01 February 1999
miles from the sprawling Iranian industrial city of Tabriz, to the northwest
of Teheran, says British archaeologist David Rohl, he has found the site of
the Biblical garden .
. "As you descend a narrow mountain path, you see a beautiful alpine
valley, just like the Bible describes it, with terraced orchards on its
slopes, crowded with every kind of fruit-laden tree," says Rohl, a
scholar of University College, London, who has just returned from his third
trip to the area, where mud brick villages flourish today.
Biblical word gan (as in Gan Eden) means `walled garden,’ ”
Rohl continues, "and the valley is indeed walled in by towering
mountains." The highest of
these is Mt. Sahand, a snow-capped extinct volcano that Rohl identifies as the
Prophet Ezekiel’s Mountain of God, where the Lord resides among `red-hot
coals’ (Ezekiel 28:11-19).
Cascading down the once-fiery mountain, precisely echoing Ezekiel, is a
small river, the Adji Chay (the name of which also translates in local dialect
as ‘walled garden’). The
locals still hold the mountain sacred, Rohl says, and attribute magical powers
to the river’s water.
order to make the journey to this most remote location, one must travel from
western Iran, north through the Zagros Mountains of Iranian Kurdistan, down Mt.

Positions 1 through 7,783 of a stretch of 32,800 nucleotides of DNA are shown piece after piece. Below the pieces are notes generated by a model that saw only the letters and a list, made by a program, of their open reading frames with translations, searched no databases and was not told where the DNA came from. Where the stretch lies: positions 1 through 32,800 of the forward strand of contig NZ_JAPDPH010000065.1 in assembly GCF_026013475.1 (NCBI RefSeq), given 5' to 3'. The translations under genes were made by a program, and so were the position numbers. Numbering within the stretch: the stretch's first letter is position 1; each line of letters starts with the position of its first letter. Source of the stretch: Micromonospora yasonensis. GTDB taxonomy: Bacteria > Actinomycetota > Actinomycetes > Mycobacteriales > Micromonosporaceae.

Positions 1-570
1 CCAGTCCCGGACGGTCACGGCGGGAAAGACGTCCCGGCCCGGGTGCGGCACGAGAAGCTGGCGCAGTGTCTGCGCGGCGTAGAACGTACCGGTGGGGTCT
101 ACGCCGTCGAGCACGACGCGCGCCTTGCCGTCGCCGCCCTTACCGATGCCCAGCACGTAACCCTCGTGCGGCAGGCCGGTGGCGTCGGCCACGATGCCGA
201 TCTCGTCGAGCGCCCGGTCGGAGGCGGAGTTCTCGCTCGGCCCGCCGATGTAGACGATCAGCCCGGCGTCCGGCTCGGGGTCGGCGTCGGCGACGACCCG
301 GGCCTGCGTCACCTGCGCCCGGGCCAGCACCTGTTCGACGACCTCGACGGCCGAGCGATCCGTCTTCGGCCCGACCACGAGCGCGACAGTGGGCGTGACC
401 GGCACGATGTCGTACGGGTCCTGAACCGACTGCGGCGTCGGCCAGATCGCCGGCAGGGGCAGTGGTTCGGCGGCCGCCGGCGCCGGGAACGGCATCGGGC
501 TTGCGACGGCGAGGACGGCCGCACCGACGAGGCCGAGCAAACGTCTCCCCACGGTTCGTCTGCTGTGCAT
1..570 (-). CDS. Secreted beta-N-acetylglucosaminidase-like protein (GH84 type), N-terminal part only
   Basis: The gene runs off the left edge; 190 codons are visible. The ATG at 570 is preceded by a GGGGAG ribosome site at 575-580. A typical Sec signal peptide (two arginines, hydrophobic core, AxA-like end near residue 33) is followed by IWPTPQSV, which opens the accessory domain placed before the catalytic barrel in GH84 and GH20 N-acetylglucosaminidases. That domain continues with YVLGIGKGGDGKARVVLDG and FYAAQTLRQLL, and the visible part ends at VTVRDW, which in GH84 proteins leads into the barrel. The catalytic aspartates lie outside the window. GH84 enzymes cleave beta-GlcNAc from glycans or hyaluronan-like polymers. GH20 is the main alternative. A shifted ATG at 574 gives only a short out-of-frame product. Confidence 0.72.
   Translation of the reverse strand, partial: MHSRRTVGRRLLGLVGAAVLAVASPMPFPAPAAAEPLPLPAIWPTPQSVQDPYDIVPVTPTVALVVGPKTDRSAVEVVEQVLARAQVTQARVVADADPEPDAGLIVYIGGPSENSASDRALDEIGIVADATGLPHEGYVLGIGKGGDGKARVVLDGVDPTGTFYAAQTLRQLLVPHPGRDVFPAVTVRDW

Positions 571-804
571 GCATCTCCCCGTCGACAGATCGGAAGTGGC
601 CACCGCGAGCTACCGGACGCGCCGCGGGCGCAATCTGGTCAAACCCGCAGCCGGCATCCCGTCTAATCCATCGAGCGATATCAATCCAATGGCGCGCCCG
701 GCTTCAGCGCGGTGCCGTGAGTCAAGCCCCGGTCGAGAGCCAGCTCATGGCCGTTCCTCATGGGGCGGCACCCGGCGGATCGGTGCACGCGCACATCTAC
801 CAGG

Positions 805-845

Sahand, and into the fertile Adji Chay valley.
You quickly discover just how remote this location is when you try to
find it on modern maps. The Jerusalem
Report article gives a number of geographical locations.
However, I did not find a single map that contained them all.
I ended up with about five or six maps, each containing one or two of the
places I was trying to find.
made Rohl look in this location in the first place?
One factor was that he read about it in ancient Sumerian cuneiform clay
tablets held by the Museum of the Orient in Istanbul.
The other factor was the work of the late, little-known British scholar
Reginald Walker. The ancient
tablets described a 5,000 year-old route to Eden.
He has been researching the location since the late 1980’s through
April 1997 Rohl did something very remarkable to prove his point.
He set out from the Iranian town of Ahwaz, near the northern tip of the
Persian Gulf, with only his jeep driver for company.
According to the article:
traveled north toward Kurdistan through what Rohl calls `lawless’ terrain,
trusting to luck to avoid the various guerilla factions active in the region. Rohl
followed a route, documented in the Sumerian cuneiform epic `Enmerkar and the Lord of Aratta,’
supposedly taken 5,000 years earlier by an emissary of the Sumerian
priest-king of Uruk. The emissary
had been dispatched to Aratta, on the plain of `Edin’ – known to Sumerians
as a land of happiness and plenty – to obtain gold and lapis lazuli
to decorate a temple that Enmerkar was building in Uruk.
The cuneiform epic describes the dutiful emissary’s three-month trek
on foot via seven passes through the Zagros Mountains, to the foothills of Mt.